Rare trove of heretofore unknown Spanish words

I’ve just learned of a great find made a few months ago in the Spanish Pyrenees near the little village of Pernatir. It’s an occurrence akin to the one that took place in Qumran in 1946–47, when two boys found a series of caves, and in them what have come to be called the Dead Sea Scrolls. This time a shepherd boy and girl were following a lamb that had strayed from their flock in December of 2010. It’s quite cold in the mountains at that time of year, and when the children eventually spotted the lamb, they found it pressed into a cleft between two boulders.

Rosario, the girl, gathered the stray lamb up in her arms, and as she did so she noticed a draft of relatively warm air coming through the opening between the rocks. After clearing away some debris, Simeón, the smaller of the two children, was able to squeeze through the narrow but short passageway. Rosario handed a flashlight through to Siméon, and when he turned it on he could see that he was in the entrance to a small cave. Shining the light in various directions, he soon noticed something on the floor at the back of the cave, which turned out to be a small satchel. He brought the satchel back out into the daylight, and when the two children opened it they found a little handwritten book bound in leather, which looked old but was in surprisingly good condition.

The children took their find to the village priest, who began to look through the book. It was clearly written in Spanish, not Basque, and the handwriting was neat enough that the priest had little trouble reading it, but there were surprisingly many words that he didn’t know the meaning of, even though he was reasonably well educated. When he couldn’t find any of those words in a large dictionary, he sent the strange book to the University of Bilbao, where scholars undertook to study it. After several months of work they were able to figure out what many of the hundreds of previously unknown Spanish words meant.

Before I go into the proposed etymologies of some of the most interesting words in this linguistic trove, let me give you a sample of some of them, along with their apparent meanings, in large part determined by the context in which the writer of the small book used them.

señomentoso – morose, sullen, ill-natured

pinchucha — a type of vase with a deeply circle incised around the middle of it as a form of decoration and to help a person keep a good grip on the vase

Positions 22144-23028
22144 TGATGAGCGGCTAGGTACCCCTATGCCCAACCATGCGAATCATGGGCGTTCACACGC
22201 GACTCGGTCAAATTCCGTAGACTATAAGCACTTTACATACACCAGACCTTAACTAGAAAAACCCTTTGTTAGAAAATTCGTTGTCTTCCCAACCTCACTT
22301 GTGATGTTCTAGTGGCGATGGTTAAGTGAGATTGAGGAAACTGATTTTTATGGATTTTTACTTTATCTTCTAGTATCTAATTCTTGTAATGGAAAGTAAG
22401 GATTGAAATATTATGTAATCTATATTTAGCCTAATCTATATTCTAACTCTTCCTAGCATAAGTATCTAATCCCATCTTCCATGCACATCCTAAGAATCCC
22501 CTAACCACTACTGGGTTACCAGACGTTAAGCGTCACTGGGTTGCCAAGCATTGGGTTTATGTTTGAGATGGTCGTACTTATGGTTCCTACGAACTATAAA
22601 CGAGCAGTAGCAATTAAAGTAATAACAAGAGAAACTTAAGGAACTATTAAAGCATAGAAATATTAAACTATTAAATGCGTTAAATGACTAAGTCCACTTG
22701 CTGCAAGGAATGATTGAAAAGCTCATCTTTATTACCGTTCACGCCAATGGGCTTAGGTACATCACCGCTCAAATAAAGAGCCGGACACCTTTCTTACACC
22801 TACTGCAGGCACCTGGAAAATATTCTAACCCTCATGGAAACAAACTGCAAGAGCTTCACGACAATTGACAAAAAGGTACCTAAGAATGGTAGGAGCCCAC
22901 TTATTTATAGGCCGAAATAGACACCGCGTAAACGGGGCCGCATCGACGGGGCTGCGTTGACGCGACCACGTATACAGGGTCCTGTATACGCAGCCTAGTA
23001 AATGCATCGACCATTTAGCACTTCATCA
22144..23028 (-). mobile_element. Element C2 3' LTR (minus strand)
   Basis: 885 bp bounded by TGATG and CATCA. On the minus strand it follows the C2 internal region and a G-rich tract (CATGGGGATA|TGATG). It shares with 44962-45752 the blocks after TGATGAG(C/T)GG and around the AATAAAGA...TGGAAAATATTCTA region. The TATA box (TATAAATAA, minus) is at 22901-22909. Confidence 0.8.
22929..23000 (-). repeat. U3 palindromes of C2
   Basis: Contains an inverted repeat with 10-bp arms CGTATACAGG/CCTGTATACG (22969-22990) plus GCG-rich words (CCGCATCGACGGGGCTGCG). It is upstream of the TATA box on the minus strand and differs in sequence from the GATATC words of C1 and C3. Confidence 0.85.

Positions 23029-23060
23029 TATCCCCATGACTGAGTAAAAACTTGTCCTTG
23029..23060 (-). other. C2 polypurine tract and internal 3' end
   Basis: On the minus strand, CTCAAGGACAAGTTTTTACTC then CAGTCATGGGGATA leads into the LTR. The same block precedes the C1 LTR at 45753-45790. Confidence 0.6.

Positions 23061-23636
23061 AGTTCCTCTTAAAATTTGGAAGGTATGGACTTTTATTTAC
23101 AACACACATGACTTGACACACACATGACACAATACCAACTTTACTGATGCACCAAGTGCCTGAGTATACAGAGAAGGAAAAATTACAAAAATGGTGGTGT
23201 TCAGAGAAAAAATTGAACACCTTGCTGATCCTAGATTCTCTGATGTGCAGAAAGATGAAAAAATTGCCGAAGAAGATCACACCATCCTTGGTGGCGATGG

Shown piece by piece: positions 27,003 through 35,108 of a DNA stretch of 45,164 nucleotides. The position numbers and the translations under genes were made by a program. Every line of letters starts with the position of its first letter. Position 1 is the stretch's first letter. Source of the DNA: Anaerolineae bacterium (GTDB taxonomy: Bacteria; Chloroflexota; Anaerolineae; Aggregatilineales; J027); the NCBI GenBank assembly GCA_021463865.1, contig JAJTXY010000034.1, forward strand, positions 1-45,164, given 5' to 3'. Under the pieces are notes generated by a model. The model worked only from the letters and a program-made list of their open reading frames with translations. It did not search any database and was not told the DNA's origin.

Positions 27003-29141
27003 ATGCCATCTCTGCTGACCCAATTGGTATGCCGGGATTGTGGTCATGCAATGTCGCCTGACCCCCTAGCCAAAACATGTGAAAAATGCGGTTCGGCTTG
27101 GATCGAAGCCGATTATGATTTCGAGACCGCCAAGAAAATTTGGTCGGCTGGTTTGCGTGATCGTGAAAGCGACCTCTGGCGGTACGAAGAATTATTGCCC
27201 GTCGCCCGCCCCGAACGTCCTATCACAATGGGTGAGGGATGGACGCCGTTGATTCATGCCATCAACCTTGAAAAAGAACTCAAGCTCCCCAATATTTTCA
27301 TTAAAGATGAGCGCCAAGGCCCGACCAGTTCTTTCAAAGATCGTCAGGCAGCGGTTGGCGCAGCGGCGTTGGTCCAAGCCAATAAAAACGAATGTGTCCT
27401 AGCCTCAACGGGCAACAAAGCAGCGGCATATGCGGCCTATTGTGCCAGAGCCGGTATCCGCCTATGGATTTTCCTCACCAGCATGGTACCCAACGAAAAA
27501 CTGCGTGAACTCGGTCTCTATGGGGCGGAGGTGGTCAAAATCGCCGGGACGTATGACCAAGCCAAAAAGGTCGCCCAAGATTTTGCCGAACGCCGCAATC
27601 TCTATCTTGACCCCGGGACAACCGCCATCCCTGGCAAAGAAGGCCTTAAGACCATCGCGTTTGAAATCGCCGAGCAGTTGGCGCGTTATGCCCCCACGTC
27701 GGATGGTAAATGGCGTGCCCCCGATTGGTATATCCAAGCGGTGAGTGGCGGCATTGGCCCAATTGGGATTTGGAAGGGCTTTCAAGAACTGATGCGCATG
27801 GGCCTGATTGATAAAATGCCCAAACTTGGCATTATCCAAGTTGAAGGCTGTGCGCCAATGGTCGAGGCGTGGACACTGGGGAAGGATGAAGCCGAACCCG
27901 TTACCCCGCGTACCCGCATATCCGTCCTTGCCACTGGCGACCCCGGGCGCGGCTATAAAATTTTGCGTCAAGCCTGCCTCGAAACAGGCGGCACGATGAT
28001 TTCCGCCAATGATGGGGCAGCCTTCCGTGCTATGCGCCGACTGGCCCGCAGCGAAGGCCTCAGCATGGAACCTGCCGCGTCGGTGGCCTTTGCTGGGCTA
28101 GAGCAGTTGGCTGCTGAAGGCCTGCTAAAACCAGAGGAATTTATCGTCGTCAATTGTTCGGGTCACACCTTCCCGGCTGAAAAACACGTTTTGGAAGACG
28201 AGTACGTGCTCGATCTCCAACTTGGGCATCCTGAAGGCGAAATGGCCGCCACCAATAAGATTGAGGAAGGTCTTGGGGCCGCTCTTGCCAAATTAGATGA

lagar — to offer praise, but praise so faint it might be considered an insult (this is a different word from the Spanish noun lagar that means ‘winepress’)

estepaña — a type of makeup used to counteract the glare of the sun (this anticipated the dark smudges that American football players put under their eyes)

sorona — an aunt, but only the sister of one’s father, not one’s mother (compare how some African languages have different words for a maternal aunt and a paternal aunt)

bicorrer — to quarrel

zomilde — meek, but to such an extreme as to be psychologically paralyzing

remunchear — to have a snack akin to a merienda, but typically later in the day

As interesting as all this is, you might wonder why I’m mentioning it in a blog about the connections between words in Spanish and English. Well, despite the seemingly astronomical odds of such a thing, every single one of these words does have a connection to English: I an English speaker, made them all up, just as I made up the whole story about the shepherd children, the lost lamb, and the cave. Happy April Fool’s Day! Stay tuned for more real Spanish-English etymology next time.

© 2011 Steven Schwartzman

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2 Comments (+add yours?)

  1. matiserrano
    Apr 03, 2011 @ 13:36:27

    Interesting how the word “bicorrer” reminds me of the word bicker.

    Reply

  2. wordconnections
    Apr 03, 2011 @ 13:51:10

    Good for you! I did indeed invent the verb bicorrer based on English bicker.

    Reply

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©2011–2016 Steven Schwartzman
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